Today, the Vancouver Fringe Festival joins hundreds of festivals around the world to celebrate seventy years of Fringe.
A movement sweeping across the globe, the inaugural World Fringe Day highlights the collective power of the Fringe, by providing innovation on stage.
Now a Scottish grandpa, the first Fringe Festival was born in 1947 in Edinburgh, Scotland when eight groups were refused entry into the newly formed Edinburgh International Festival. Deciding to perform regardless, the groups ended up playing on the “fringe” of the festival.
From a single act of defiance, the Fringe phenomena has grown to become a worldwide model, now reaching as far as China, South Africa, and Canada.
“From humble beginnings … the Fringe movement has developed into a global network of festivals over the last 70 years, with Fringes now taking place on every continent except Antarctica,” says Shona McCarthy, chief executive of the Edinburgh Festival Fringe Society.
Heading into its 33rd year itself, the first Vancouver Fringe Festival was held in 1985, featuring 220 performances across seven venues in Mount Pleasant.
The inaugural year saw 4,000 people attend with just 25 volunteers. Its humble beginnings meant the opening ceremonies took place in the parking lot of an IGA, complete with face painting and a sock hop.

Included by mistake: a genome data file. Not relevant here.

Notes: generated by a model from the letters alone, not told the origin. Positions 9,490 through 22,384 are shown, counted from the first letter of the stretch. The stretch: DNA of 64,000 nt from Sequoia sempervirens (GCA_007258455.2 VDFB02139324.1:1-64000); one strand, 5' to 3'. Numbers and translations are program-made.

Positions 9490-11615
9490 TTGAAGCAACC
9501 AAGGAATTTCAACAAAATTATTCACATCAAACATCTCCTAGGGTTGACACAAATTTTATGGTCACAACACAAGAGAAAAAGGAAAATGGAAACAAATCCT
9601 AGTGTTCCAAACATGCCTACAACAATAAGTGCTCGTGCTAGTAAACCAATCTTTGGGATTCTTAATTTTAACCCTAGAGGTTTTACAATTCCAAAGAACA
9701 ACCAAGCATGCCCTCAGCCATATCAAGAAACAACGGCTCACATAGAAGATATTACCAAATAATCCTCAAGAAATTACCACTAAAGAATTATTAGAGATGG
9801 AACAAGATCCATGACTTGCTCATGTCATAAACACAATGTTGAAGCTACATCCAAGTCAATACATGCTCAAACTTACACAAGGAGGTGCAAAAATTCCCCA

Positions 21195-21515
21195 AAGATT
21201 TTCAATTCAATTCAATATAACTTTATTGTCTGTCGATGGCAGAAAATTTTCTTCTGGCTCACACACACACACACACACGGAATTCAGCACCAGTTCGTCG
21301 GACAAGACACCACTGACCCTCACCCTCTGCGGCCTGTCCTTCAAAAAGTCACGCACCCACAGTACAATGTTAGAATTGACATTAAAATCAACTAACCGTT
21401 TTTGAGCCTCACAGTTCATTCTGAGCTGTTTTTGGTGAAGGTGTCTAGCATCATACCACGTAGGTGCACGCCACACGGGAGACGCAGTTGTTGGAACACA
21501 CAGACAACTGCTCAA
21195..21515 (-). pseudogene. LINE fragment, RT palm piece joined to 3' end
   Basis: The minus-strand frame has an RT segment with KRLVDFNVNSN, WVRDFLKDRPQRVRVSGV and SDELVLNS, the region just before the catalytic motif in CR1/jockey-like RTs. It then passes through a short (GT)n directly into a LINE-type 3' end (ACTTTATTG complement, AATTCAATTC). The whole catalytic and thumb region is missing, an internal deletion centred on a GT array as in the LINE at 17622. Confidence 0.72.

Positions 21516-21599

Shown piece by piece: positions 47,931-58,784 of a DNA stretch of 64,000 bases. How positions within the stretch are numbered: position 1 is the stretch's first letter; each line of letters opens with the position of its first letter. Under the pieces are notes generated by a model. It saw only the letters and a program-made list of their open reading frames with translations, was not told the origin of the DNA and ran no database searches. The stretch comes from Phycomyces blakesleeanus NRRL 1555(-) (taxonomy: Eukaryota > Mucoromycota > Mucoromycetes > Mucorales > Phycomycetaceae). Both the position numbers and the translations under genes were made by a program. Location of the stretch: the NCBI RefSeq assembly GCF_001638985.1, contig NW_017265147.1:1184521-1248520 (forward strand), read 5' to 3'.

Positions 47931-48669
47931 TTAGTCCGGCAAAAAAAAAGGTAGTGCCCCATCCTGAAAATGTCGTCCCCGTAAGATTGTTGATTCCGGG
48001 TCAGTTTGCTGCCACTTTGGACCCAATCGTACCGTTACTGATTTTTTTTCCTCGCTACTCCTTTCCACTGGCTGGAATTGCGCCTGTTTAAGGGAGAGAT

“It was a very dynamic time. There were a lot of people doing things in different spaces. A lot of people were doing new work,” says Joanna Maratta, Fringe Festival founder and former executive director.
By contrast, today’s Vancouver Fringe Festival now presents nearly 100 shows across some twenty venues, with 40,000 attendees and 500 volunteers.
Building on its brand, the Vancouver Fringe Festival eventually moved to the diversity of Commercial Drive and then to Granville Island, where it is currently located.
As the second oldest festival of its kind in Canada, its growth in popularity has meant the Vancouver Fringe Festival has also become a focal point for Vancouver’s theatre community.
“Fringe has become synonymous with authenticity and independent art and we want to keep it that way to ensure that Fringe Festivals are accessible platforms for all artists and audiences,” says executive director David Jordan.
Today’s Fringe continues to contribute to the theatre community with many emerging artists performing for the first time at the festival. Operating on a platform of “theatre for everyone”, it has meant shows remain un-juried and uncensored, with the mainstage line-up picked literally from a hat.
On July 11, the Vancouver Fringe Festival will celebrate World Fringe Day by sharing videos from the Fringe community throughout the day.
Local organizers are inviting everyone to join in on the fun by sharing their Fringe love on Facebook, Twitter, and Instagram using the hashtags #WorldFringeDay, #Fringe70 and #VanFringe. The Vancouver Fringe Festival will join the online celebration by retweeting and liking what is shared.
For more information on World Fringe Day visit http://worldfringeday.com.
The 2017 Vancouver Fringe Festival takes place September 7-17. Visit http://vancouverfringe.com for more information.